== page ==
The most perceptive ancient historians and philosophers could not have foreseen a time when a certain type of mass convenience and abundance becomes a threat to democracy, justice and dispersed power. Welcome to the incarcerations of the credit card payment systems Gulag and the corporate state’s drive to stop consumers from paying with cash. Continue reading
Crypto is going to crash and could take your savings with it. Continue reading
The federal minimum wage of $7.25 an hour has not been raised since 2009. That’s the longest period without an increase since the minimum wage was enacted, meaning today’s minimum wage is actually worth far less than it was in 2009. Continue reading
No country has successfully challenged the U.S. dollar’s global hegemony—until now. How did this happen and what will it mean?
Foreign critics have long chafed at the “exorbitant privilege” of the U.S. dollar as global reserve currency. The U.S. can issue this currency backed by nothing but the “full faith and credit of the United States.” Foreign governments, needing dollars, not only accept them in trade but buy U.S. securities with them, effectively funding the U.S. government and its foreign wars. But no government has been powerful enough to break that arrangement—until now. How did that happen and what will it mean for the U.S. and global economies? Continue reading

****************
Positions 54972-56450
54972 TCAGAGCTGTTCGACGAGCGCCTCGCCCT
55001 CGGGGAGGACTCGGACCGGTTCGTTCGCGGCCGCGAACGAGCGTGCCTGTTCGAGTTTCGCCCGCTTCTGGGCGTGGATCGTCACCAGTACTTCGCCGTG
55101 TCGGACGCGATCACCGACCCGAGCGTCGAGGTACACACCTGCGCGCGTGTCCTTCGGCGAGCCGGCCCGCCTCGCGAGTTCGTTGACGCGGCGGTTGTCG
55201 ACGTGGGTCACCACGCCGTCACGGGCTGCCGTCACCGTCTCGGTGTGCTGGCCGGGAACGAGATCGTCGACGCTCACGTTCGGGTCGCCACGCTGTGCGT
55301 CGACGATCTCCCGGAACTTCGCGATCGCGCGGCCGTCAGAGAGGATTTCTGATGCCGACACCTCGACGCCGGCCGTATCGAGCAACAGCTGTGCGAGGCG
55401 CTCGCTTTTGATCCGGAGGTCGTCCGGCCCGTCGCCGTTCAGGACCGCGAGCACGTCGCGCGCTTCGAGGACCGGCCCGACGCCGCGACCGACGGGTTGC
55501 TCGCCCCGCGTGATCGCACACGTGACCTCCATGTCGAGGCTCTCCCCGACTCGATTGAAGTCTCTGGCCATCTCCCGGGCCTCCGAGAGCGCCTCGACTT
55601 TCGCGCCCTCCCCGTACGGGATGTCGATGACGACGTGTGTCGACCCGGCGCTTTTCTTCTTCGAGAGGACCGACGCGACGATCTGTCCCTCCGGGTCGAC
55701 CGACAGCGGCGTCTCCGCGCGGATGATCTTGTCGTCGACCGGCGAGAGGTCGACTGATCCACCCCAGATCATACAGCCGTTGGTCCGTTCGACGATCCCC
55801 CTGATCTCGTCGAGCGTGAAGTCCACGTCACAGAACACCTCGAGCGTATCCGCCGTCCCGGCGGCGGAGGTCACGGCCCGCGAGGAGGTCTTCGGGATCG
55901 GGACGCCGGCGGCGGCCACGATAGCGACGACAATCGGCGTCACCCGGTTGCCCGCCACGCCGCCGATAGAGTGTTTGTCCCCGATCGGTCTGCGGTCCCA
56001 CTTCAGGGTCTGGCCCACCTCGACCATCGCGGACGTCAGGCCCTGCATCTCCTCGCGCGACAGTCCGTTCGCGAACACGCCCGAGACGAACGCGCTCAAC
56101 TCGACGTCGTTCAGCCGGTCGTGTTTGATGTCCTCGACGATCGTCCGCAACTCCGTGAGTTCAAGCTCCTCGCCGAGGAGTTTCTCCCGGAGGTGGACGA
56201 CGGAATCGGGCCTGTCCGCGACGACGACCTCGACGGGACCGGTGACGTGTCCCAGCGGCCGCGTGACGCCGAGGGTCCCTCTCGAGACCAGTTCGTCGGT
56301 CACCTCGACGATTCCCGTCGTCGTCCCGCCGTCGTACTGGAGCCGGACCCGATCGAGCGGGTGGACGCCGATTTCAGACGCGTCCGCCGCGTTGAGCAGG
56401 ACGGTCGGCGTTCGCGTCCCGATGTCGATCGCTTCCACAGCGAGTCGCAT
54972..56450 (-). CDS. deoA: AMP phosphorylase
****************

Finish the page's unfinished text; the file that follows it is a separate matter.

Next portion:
The government wants your money. Continue reading
As Bitcoin prices rise, so will the incentive to mine it, creating a feedback loop that spells trouble for the climate.
For advocates of cryptocurrency, the promise of an economic future that is managed by a blockchain (a decentralized database that is shared among the nodes of a computer network, as opposed to being held in a single location, such as a central bank) is compelling. For anyone paying attention, the rapid expansion of cryptocurrency has been stunning. In 2019, the global cryptocurrency market was approximately $793 million. It’s now expected to reach nearly $5.2 billion by 2026, according to a report by the market research organization Facts and Factors. In just one year—between July 2020 and June 2021—the global adoption of cryptocurrency surged by more than 880 percent. Continue reading